Blair likes to think of himself as a peacemaker. Others might have a different perspective on his character and even question his motivation for pretending to be a peacemaker. Greed might come high on the list of some. He takes credit for having brokered the peace deal in Northern Ireland in 1998. Taking credit for success is Blair’s way. “I won an election after Iraq in 2005,” he reminded Kirsty Wark. Those who are cynical about Blair’s peaceful intentions might be inclined to think it was Mo Mowlam who did the groundwork for brokering peace in Northern Ireland rather than Blair, but it was Blair who got all the glory. Making an illegal warmonger the Peace Envoy to the Middle East is almost as laughable as the incredulity of believing that he spares a thought every day for the loss of life in Iraq. Peace Envoy is another post for which he is paid for achieving nothing peaceful. The only kind of peace Blair could achieve in the Middle East is one based on what his Zionist masters tell him is an acceptable deal. His office in Israel gives him convenient access to Mr Netanyahu, and as Peter Oborne writes “This has meant the provision of cast-iron, copper-bottomed diplomatic cover for Mr Netanyahu’s settlement programme” which is illegal under international law.
While the voice of BBC foreign affairs, John Simpson, informed an invited audience that the underlying tensions and conflict between Sunnis and Shi’as had always been there, even before the war, and these tensions were likely to erupt again at any time into another civil war, Professor Nadje al-Ali brought a little realism to the program. She described how women’s rights had grossly deteriorated, giving examples such as the fall in the number of girls who finish their school education, the rise in gender-based and domestic violence, the increase in forced marriages, and other abominations and mistreatments of women. Her findings are borne out by the Kuala Lumpur War Crimes Tribunal of May 2012. As well as discussions of increases in childhood cancer, birth defects, deaths from clusters and landmines, and increases in drugs’ misuse, there have been disclosures about increases in child prostitution and sales of children into slavery. Unite runs a campaign to put an end to the trade in Iraqi women and girls. All this misery is the real legacy of George W. Bush and Tony Blair’s war in Iraq.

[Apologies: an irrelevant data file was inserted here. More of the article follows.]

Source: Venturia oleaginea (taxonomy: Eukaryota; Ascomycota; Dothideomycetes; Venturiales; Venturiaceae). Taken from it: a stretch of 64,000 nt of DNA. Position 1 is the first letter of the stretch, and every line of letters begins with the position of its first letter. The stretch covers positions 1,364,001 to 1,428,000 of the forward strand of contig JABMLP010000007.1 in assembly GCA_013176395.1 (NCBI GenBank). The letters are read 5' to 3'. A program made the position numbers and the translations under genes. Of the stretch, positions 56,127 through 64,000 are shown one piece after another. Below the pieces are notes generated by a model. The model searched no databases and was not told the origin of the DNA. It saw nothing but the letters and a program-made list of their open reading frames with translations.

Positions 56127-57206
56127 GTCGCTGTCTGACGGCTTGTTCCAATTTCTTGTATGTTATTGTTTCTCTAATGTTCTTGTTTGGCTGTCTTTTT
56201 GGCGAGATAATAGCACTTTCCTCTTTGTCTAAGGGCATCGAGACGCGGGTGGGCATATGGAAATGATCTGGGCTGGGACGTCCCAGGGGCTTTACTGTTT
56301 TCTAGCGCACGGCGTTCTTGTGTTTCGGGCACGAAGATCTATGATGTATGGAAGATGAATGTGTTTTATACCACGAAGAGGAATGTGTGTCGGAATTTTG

Keen observers will have been watching the large letter W which God, in his wisdom, has etched into Tony Blair’s forehead. It is becoming more evident as the years progress. For all his money there is little that can be done short of a “forehead job” to hide this branding. But in fairness, when you are a warmonger your forehead ought to be etched with the letter “W” so that everyone knows how you made your riches on earth. George W. Bush’s branding is in his name. Well, this is my interpretation of what the “W” stands for, although I am aware that others might have different ideas about its meaning.